Mindfulness meditation may improve decision making

Mindfulness meditation may improve decision making

Mindfulness meditation may help people make smarter choices by cultivating awareness of the present moment and clearing the mind of other thoughts, a new study suggests.

One 15-minute focused-breathing meditation may improve decision making, researchers at INSEAD and The Wharton School at the University of Pennsylvania, said.

People have trouble cutting their losses: They hold on to losing stocks too long, they stay in bad relationships, and they continue to eat large restaurant meals even when they're full, researchers said.

This behaviour, often described as "throwing good money after bad," is driven by what behavioural scientists call the "sunk-cost bias."

"Most people have trouble admitting they were wrong when their initial decisions lead to undesirable outcomes," said researcher Andrew Hafenbrack, lead author on the new research and doctoral candidate at INSEAD.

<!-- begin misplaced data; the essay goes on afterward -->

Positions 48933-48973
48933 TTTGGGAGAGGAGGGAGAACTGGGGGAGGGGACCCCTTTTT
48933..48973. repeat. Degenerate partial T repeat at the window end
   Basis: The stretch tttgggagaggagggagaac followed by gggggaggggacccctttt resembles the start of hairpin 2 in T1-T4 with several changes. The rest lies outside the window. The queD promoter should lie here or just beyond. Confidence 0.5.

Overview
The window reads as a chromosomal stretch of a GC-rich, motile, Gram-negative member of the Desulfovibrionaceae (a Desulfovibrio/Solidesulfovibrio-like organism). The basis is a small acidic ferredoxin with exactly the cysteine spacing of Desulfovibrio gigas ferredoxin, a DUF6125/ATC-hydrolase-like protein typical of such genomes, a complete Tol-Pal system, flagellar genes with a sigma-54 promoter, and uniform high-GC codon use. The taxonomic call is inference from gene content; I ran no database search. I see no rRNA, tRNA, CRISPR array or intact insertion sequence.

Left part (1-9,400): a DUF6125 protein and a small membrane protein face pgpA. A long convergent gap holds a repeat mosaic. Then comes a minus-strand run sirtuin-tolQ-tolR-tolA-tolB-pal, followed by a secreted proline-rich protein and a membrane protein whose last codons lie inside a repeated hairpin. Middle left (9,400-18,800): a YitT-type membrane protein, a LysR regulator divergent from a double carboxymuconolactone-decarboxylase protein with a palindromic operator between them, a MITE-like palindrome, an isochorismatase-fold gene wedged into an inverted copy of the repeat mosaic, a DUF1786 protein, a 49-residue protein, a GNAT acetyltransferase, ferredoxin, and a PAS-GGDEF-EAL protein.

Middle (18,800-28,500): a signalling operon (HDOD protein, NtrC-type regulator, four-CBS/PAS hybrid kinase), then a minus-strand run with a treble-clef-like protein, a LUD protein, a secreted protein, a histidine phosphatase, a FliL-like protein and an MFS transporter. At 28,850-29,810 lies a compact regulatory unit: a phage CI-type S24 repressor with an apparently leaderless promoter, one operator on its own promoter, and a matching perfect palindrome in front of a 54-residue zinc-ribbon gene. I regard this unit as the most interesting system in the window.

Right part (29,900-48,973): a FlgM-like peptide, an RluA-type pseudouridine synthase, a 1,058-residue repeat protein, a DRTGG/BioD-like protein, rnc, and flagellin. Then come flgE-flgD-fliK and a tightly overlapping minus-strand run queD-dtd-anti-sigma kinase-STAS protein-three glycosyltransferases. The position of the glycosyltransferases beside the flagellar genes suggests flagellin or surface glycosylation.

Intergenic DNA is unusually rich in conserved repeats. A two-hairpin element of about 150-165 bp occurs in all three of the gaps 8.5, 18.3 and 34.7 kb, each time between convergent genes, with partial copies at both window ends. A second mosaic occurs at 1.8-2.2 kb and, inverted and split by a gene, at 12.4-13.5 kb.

"They don't want to feel wasteful or that their initial investment was a loss. Ironically, this kind of thinking often causes people to waste or lose more resources in an attempt to regain their initial investment or try to 'break even'," said Hafenbrack.

Across a series of studies, Hafenbrack and co-authors found that mindfulness meditation, which cultivates awareness of the present moment and clears the mind of other thoughts, may help to counteract this deep-rooted bias.

"We found that a brief period of mindfulness meditation can encourage people to make more rational decisions by considering the information available in the present moment, while ignoring some of the other concerns that typically exacerbate the 'sunk cost bias'," said Hafenbrack.

In collaboration with Zoe Kinias and Sigal Barsade, Hafenbrack conducted four studies to test the idea that mindfulness meditation could improve decision-making by increasing resistance to the sunk-cost bias.

In one online study, American participants reported about how much they typically focus on the present moment, and also read 10 sunk-cost scenarios - such as whether to attend a music festival that had been paid for when illness and bad weather made enjoyment unlikely - and then reported how much they would let go of sunk costs in each of them.

The results concluded that the more people typically focused on the present moment, the more they reported that they would ignore sunk costs.

The findings are published in the journal Psychological Science.

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